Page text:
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SHSU Pre-professional Programs
Gain Momentum

Successful Sam Houston State University graduates do not have to be limited to the careers such as those pursued by Dan Rather and Thaksin Shinawatra. A growing number of successful Sam Houston State graduates are products of the university's pre-professional programs, which often go unnoticed by other students.

Brian Sailer, pre-professional studies adviser, contends that many students fail to realize SHSU offers pre-professional programs.

"We offer two types of pre-professional programs, two-year programs in nursing, occupational, and respiratory therapy and four-year programs in dentistry, dental hygiene, engineering, law, medicine, medical record administration, optometry, physical therapy, physician's assistant, and veterinary medicine."

Nathan Liles, spring pre-medicine graduate and honor student, was recently accepted into medical school and was awarded the University of Texas Medical Branch Medical Student Aid Endowment Scholarship, a $10,000 per year scholarship for four years. He believes his achievement "was both a product of the pre-professional program and the honors program."

Though enrollment numbers are small, success rates in this department are high.

"This past year our students were very successful in getting into medical and dental schools," said Sailer. "The pre-professional advisement committee recommended three students for medical school, and three for dental school, and all six were accepted to the school of their choice."

Completing coursework for a pre-professional program is different from completing work for a bachelor's degree.

"Four year curricula students generally complete a degree in biology or chemistry while satisfying the pre-professional curricula," said Sailer. Students who complete this degree tend to be "well-rounded individuals, who are very versatile rather than having a narrow focus," he said. This is something "medical schools tend to prefer."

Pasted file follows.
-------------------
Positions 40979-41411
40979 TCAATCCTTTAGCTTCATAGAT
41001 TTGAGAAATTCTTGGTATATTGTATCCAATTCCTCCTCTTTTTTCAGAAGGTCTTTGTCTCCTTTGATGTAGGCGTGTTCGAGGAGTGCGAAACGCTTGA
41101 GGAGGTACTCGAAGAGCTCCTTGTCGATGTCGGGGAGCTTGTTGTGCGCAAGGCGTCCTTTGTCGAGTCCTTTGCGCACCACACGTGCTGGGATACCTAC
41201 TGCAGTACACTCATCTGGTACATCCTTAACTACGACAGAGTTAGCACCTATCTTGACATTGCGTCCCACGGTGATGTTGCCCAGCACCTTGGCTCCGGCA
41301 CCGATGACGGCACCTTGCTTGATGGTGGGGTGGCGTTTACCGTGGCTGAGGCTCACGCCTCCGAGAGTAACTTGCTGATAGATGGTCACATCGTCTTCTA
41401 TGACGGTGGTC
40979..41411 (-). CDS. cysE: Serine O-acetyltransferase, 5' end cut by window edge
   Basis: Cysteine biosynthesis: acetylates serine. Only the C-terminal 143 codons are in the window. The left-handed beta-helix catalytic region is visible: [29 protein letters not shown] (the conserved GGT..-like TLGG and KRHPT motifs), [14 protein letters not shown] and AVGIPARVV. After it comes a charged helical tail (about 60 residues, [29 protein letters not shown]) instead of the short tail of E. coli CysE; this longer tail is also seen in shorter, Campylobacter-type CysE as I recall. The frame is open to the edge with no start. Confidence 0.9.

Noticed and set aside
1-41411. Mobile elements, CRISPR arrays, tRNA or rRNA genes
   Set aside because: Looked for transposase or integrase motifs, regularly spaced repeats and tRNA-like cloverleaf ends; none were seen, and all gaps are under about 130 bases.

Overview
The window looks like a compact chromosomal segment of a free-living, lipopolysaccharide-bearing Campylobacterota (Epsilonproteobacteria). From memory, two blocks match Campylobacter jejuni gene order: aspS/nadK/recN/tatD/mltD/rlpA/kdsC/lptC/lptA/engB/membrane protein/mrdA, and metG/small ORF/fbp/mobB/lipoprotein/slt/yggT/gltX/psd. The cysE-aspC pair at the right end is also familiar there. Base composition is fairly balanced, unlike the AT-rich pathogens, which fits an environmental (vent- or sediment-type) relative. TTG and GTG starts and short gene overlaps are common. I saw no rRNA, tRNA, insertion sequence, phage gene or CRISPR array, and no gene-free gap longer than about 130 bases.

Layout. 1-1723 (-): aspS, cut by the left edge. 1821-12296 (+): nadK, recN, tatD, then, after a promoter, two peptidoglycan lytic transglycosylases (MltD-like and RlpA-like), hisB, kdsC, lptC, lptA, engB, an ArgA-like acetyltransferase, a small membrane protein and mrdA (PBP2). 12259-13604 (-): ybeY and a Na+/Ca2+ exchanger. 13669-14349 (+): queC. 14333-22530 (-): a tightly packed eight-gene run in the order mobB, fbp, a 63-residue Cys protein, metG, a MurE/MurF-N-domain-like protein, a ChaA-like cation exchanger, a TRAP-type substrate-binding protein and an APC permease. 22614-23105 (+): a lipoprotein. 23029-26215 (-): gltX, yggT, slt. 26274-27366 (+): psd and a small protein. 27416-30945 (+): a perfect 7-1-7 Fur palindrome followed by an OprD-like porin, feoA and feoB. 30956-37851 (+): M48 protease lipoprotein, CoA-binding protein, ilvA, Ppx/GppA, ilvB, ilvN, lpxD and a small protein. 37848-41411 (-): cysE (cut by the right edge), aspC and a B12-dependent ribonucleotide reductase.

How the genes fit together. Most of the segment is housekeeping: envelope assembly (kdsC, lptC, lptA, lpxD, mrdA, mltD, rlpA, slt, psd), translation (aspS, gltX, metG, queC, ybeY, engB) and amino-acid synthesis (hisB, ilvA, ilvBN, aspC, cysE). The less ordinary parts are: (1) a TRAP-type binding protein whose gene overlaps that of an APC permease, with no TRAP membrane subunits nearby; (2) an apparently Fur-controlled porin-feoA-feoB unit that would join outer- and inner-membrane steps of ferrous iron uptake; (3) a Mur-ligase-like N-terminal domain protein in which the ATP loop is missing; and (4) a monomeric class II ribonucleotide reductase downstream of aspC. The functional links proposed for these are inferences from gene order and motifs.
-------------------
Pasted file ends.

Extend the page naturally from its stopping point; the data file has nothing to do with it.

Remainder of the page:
Pride for the programs offered is felt by faculty and students alike.

"The real strength of our pre-professional program is the personal support provided by members of the pre-professional advising committee," said Liles. "They can provide this support because the small size of the program allows for a personal interaction with the members of the pre-professional recommendation committee."

Sailer said that SHSU's relatively small size often benefits students.

"Classes at SHSU tend to be smaller than those at larger schools, and the students get a more personalized approach to their degree. We tend to work closely with the students, and it's the increased one-on-one time with the faculty which really helps our students do well down the road," said Sailer.

Liles attributes his acceptance into medical school to the faculty. "All members knew me by name and most knew me personally because I had taken courses in their areas of expertise, therefore they were able to write a personal and convincing letter of recommendation for my medical school applications." Personal attention is something not only the university prides itself in by having a 21:1 student to teacher ratio, but a benefit that the pre-professional program is intent on providing.

Graduates who have become successful say that smaller programs and intimate classes are not a bad thing.

"Those who have kept in contact have expressed how well they were prepared at SHSU for their future in professional school," said Sailer.

Students requiring more information should contact pre-professional committee members Brian Sailer, Monte Thies, Everett Wilson, or the biological sciences department at 936.294.1540.

- END -

SHSU Media Contact: Audrey Wick
Mar. 20, 2001
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